Publications by authors named "Eida Nurhadzira Muhammad"

6 Publications

  • Page 1 of 1

Relationship between urinary incontinence and quality of life of older persons in Malaysia.

Geriatr Gerontol Int 2020 Dec;20 Suppl 2:38-42

Institute for Public Health, National Institutes of Health, Ministry of Health Malaysia, Selangor, Malaysia.

Aims: As the Malaysian population is aging rapidly, there is an urgent need for an effective management plan for healthy aging, to extend life expectancy and to improve quality of life (QoL). Urinary incontinence (UI), which is common in older persons, is often linked to reduced QoL. This study aimed to determine the effects of UI on QoL among older persons in Malaysia.

Methods: This study was based on data obtained from 3716 Malaysians aged ≥60 years as part of the National Health and Morbidity Survey (NHMS) 2018. QoL was measured using the Control, Autonomy, Self-realization and Pleasure 19-item (CASP-19) questionnaire. UI was measured using the Questionnaire Urinary Incontinence Diagnosis (QUID) score. Association between UI and QoL were examined using linear regression analysis, after controlling socio-demographic variables and comorbidities.

Results: Overall, the prevalence of UI was 5.2%. By subtypes, the prevalence of stress UI and urge UI were both 2.0%, while that of mixed UI was 1.3%. The UI group rated their lives more negatively in all four domains of QoL compared with non-UI group. Those who were incontinent had lower standardized scores on control and autonomy domains of CASP-19 as well as total score. Results from linear regression analysis indicated that UI had a significantly negative impact on control and autonomy domains of QoL after controlling for socio-demographic factors and comorbidities.

Conclusion: UI contributes to a significant reduction on QoL of older persons. Healthcare providers need to be sensitive in evaluating and discussing UI, particularly with their older patients. Geriatr Gerontol Int 2020; 20: 38-42.
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http://dx.doi.org/10.1111/ggi.14028DOI Listing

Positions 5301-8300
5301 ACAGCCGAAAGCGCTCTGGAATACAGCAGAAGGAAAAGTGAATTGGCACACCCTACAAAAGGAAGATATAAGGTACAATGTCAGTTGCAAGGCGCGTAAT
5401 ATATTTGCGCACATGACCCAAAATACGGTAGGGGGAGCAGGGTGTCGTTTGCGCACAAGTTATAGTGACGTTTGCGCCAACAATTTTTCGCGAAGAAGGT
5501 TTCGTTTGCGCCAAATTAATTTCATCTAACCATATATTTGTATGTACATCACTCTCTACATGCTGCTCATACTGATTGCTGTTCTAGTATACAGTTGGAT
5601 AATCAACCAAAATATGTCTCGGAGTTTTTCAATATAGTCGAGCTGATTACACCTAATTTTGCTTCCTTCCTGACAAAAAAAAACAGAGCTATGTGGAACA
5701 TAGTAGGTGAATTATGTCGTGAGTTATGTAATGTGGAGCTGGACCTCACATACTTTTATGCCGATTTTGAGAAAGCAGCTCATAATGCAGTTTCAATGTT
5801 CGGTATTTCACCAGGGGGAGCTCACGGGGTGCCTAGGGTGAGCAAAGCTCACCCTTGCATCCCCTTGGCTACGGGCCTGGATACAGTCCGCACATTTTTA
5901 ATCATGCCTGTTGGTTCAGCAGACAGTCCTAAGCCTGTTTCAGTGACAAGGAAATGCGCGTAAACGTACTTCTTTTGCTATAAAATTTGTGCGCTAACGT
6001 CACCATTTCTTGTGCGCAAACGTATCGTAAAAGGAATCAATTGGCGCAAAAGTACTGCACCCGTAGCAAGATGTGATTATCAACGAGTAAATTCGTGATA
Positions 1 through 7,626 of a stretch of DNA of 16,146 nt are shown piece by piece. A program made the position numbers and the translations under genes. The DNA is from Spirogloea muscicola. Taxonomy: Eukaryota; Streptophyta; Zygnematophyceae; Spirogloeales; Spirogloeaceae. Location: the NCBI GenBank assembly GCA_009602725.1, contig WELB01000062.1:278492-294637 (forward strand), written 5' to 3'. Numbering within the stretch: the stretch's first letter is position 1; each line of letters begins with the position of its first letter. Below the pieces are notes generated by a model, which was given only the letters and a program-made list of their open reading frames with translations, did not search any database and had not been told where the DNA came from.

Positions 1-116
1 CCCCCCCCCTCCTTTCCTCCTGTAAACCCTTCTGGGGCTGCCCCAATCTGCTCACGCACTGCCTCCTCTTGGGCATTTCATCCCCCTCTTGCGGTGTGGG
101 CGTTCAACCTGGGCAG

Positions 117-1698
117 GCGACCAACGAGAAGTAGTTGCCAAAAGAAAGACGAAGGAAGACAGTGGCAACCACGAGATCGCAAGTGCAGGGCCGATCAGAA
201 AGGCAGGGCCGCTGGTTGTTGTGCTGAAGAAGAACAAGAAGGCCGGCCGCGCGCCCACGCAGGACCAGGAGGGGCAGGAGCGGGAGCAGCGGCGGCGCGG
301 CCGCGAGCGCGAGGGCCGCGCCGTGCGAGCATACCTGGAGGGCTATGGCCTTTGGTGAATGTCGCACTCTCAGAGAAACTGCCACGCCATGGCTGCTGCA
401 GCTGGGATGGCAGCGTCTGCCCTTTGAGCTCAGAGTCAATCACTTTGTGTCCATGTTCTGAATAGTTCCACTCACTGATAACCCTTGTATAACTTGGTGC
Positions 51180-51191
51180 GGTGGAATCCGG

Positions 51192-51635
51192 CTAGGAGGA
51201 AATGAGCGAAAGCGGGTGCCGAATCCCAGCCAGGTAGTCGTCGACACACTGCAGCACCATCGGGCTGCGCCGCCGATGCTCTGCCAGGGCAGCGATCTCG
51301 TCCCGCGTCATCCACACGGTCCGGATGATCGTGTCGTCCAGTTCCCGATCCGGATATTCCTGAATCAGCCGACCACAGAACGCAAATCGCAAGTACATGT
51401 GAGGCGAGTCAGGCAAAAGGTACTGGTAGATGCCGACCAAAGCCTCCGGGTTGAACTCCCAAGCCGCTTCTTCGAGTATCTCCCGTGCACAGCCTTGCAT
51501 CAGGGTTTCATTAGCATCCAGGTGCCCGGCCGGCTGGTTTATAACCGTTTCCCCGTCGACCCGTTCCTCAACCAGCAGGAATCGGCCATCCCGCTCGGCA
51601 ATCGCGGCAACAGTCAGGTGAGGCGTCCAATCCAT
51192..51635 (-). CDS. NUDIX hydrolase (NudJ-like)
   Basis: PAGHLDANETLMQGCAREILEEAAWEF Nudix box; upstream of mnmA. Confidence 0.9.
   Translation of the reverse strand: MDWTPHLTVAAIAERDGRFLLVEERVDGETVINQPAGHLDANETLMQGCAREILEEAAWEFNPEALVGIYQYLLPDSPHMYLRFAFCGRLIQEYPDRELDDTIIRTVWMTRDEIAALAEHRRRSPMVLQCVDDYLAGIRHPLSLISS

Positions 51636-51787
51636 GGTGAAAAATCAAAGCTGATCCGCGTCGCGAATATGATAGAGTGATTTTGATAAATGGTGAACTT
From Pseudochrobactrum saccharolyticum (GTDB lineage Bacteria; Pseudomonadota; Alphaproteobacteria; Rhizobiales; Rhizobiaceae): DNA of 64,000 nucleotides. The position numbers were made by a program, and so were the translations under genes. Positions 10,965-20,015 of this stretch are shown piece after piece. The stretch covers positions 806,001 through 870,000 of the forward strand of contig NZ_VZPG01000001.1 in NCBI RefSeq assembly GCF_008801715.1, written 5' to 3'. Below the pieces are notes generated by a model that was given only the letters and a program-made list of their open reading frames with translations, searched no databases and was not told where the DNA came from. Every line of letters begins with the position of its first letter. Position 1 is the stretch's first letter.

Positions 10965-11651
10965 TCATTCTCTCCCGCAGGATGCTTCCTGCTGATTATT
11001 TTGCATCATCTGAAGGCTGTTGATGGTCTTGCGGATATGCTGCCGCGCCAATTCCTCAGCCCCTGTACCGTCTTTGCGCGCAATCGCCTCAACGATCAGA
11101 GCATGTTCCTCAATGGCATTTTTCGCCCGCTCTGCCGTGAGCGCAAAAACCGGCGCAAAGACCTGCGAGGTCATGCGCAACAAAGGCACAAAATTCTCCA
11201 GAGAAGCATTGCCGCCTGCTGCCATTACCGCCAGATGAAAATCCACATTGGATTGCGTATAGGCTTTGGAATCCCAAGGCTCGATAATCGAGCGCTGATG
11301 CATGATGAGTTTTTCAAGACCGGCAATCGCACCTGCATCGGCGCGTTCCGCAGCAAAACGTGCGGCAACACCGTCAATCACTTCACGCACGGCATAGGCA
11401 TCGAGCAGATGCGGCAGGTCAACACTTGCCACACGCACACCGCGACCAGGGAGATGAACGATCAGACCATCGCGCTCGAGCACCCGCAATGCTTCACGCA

December 2020

Seroprevalence of hepatitis B virus and hepatitis C virus infection among Malaysian population.

Sci Rep 2020 12 3;10(1):21009. Epub 2020 Dec 3.

UKM Medical Molecular Biology Institute (UMBI), Universiti Kebangsaan Malaysia, Kuala Lumpur, Malaysia.

Malaysia is a country with an intermediate endemicity for hepatitis B. As the country moves toward hepatitis B and C elimination, population-based estimates are necessary to understand the burden of hepatitis B and C for evidence-based policy-making. Hence, this study aims to estimate the prevalence of hepatitis B and C in Malaysia. A total of 1458 participants were randomly selected from The Malaysian Cohort (TMC) aged 35 to 70 years between 2006 and 2012. All blood samples were tested for hepatitis B and C markers including hepatitis B surface antigen (HBsAg), anti-hepatitis B core antibody (anti-HBc), antibodies against hepatitis C virus (anti-HCV). Those reactive for hepatitis C were further tested for HCV RNA genotyping. The sociodemographic characteristics and comorbidities were used to evaluate their associated risk factors. Descriptive analysis and multivariable analysis were done using Stata 14. From the samples tested, 4% were positive for HBsAg (95% CI 2.7-4.7), 20% were positive for anti-HBc (95% CI 17.6-21.9) and 0.3% were positive for anti-HCV (95% CI 0.1-0.7). Two of the five participants who were reactive for anti-HCV had the HCV genotype 1a and 3a. The seroprevalence of HBV and HCV infection in Malaysia is low and intermediate, respectively. This population-based study could facilitate the planning and evaluation of the hepatitis B and C control program in Malaysia.
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http://dx.doi.org/10.1038/s41598-020-77813-5DOI Listing
http://www.ncbi.nlm.nih.gov/pmc/articles/PMC7713078PMC
December 2020

The burden of typhoid fever in Klang Valley, Malaysia, 2011-2015.

BMC Infect Dis 2020 Nov 16;20(1):843. Epub 2020 Nov 16.

Center of Communicable Disease Research, Institute for Public Health, National Institutes of Health, Ministry of Health, Shah Alam, Selangor, Malaysia.

Background: Typhoid fever causes global morbidity and mortality and is a significant health burden, particularly in low- and middle-income countries. The direct fecal-oral route is the main transmission mode, but indirect environmental transmission could occur, particularly in urban settings. This study aimed to investigate the burden and trend of typhoid fever, reporting the coverage system between government and private practice and pattern of multidrug-resistant (MDR) typhoid cases in the urban Klang Valley area from 2011 to 2015.